I wonder about StumbleUpon’s value. Has anyone seen numbers indicating if StumbleUpon traffic is stickier for particular niches? Are folks seeing better results (ad conversion, page views, subscribers, etc) with certain niches?
Is there a Problogger-readers freebie!! I demand a freebie!
Honestly I find that just posting a “thumbs up” on new content at my site results in a ton of free traffic. I think digg and stumbleupon are the two best immediate legitimate sources of traffic anyone can us.
I would disagree that .05% is under-average. Depressing yes, but not under-average. Here are some more metrics of the experience:
~100k – Unique Visitors
~50k – Readers that stayed longer than 10 secs
~15k – Readers that didn’t bounce
Knowing that only less than 10% of internet users use RSS, the applicable target of people that will subscribe has now diminished to 1500.
If we look at it this way, I am happy that I converted on 33% of ‘realistic’ subscribers. A surge of traffic, does not always mean that it is a quality traffic.
When blogs about bloggers go viral, the target audience are already RSS-centric and thus may have a higher conversion rate.
@Bill McRea, Don’t underestimate reddit either. If you get popular on reddit, it can potentially send you just as many readers as a nice stumble.
I got stumbled once on http://www.gymtops.com now my traffic is snowballing like crazy. One stumble can lead to alot of traffic. I’m still going strong off of one stumble. Save your $$ and start trading links.
Interestingly enough I didn’t get much more than the 100 stumbles I paid for and was inclined to see the campaign as having failed, but woke up to find 20 new subscribers. This is quite a lot because I don’t have plenty of subscribers to begin with. But at the same time, I’m not sure whether these are SU subscribers or those who’ve come from elsewhere.
I’m not sure I’d be willing to risk $50 on something going viral because it’s just so hard to predict.
I probably should try this one time, btw – your images don’t come out well in feeds.
I have been an avid stumbler for a while now, but I never realized that you could pay for visits… man am I dumb. I mean, I have done alright with natural stumbling (you and a few friends give your article the thumbs up, and if it is quality content, it will spread on its own). I want to try a little campaign myself and see how things go.
@Max Pool: While the average person might not know about RSS, pretty much everyone online has an e-mail account that they check regularly. Do you encourage subscriptions via e-mail? I’ve integrated an e-mail subscription signup field immediately after each post. I wonder if that would’ve helped.
Every social network can bring you traffic and all you need is content.
I think you all know that “content is king”
I put together a $50 campaign, with traffic capped at 250 readers per day. SU shows that it has referred 836 visitors so far, while Google Analytics shows 644. Interestingly, while the SU visitors aren’t going deeper into the blog, they are sticking around for a bit, with an average time spent of 4:17.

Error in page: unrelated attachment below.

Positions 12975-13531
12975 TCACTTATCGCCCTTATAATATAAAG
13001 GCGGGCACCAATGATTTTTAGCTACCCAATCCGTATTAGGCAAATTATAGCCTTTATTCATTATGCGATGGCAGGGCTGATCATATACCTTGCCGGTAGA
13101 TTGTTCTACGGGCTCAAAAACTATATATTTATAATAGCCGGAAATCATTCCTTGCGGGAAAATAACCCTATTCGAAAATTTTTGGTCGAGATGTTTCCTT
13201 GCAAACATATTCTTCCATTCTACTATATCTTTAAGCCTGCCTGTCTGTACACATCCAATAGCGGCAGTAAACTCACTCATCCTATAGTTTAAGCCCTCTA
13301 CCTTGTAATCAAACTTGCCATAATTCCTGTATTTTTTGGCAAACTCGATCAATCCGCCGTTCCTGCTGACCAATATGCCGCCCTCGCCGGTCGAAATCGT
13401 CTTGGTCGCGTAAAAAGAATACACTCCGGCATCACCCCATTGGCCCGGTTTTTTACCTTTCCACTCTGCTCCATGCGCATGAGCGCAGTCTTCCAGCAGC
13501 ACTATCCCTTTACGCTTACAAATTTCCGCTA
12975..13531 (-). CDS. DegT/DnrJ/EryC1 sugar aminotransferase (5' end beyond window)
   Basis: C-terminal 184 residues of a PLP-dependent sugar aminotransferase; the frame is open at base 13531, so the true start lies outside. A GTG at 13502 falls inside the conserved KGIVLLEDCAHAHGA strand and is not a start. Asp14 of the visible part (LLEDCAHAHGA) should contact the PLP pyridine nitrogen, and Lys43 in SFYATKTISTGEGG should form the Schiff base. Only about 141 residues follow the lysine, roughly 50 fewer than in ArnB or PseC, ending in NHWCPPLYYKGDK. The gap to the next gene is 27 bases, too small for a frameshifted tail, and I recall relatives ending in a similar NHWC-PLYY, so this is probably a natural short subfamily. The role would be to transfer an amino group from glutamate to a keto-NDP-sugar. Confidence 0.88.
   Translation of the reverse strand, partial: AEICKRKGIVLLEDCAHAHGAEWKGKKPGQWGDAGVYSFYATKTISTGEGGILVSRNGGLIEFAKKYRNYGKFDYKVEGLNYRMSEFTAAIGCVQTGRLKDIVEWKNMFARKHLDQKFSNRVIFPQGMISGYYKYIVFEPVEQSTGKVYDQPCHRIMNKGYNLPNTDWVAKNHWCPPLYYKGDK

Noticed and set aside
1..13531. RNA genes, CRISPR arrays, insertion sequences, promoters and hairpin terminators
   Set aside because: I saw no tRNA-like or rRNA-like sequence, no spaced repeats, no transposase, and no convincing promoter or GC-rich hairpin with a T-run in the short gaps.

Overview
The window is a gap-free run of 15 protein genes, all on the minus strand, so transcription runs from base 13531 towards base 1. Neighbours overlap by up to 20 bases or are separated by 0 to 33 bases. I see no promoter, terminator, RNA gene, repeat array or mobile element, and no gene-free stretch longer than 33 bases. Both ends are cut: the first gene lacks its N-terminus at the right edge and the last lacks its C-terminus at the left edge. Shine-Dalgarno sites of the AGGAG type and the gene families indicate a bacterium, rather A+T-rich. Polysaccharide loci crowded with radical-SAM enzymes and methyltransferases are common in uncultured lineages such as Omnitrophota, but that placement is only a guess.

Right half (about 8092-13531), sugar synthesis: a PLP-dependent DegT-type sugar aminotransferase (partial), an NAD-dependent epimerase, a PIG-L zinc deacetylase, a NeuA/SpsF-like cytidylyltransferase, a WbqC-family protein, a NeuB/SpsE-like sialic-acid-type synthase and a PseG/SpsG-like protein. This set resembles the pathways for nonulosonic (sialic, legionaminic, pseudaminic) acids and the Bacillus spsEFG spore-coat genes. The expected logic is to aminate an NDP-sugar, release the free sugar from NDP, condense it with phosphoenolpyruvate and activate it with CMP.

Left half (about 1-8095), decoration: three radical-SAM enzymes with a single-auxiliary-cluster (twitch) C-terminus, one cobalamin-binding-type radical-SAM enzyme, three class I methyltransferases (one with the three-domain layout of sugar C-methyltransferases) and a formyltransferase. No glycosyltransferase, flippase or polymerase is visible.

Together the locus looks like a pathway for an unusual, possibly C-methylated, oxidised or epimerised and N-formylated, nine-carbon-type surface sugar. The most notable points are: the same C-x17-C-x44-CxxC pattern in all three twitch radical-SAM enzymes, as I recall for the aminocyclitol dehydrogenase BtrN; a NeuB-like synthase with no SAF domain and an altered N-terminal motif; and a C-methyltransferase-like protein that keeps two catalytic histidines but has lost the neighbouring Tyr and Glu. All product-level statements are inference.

It will be interesting to see if these readers come back & what residual traffic there is once the campaign is done later tonight.
I tried out a pay campaign and it was very so-so… I didn’t spend as much (only $20) so I may not have captured the full potential viriality.
Being an active stumbler has gone much farther for me. I can usually drive about 600-800 hits to a page by stumbling it myself now.
I’ve noticed that taking SU paid programme over, say , three days, delivers good thumbs up on the first day and much lower on the following two days. Either the sample is too small (200/day) to make it statistically predictable, or my pages are being shown to some of the same stumbers on days 2 and 3. Anyway, seems to work much better spending money just on Mondays. Week by week, the organic SU traffic is creeping up on Tuesdays-through Sundays.
SU says they don’t send a page to a stumbler more then once, also that stats programs will often under-report stumbles for a number of reasons they explain on their faq.
I really like this site and it has been useful o me in my attempts at blogging so far. I have a question about StumbleUpon. I have created a campaign but it is in pending status and I cannot seem to find where to pay for it. Am I missing something? Must it be taken out of pending status by Su themselves prior to me being “allowed” to pay. I really want to do this in order to get traffic to my site. Any advice would be sincerely appreciated.
I have had active StumbleUpon campaigns for about a month now. I usually limit it to about 100 visitors per day. It took a little bit for any of my content to catch on, but I was consistently getting 2 or 3 ‘thumbs up’ each day and eventually one of my posts ended up as the second suggested website for the ‘Music’ category on the StumbleUpon homepage. It resulted in about 2,300 hits in three days and the hits keep coming. All this for a post that I wrote 2 months ago!
It’s just tricky – I never would have expected THAT post to get the attention. You just have to experiment and see what catches on.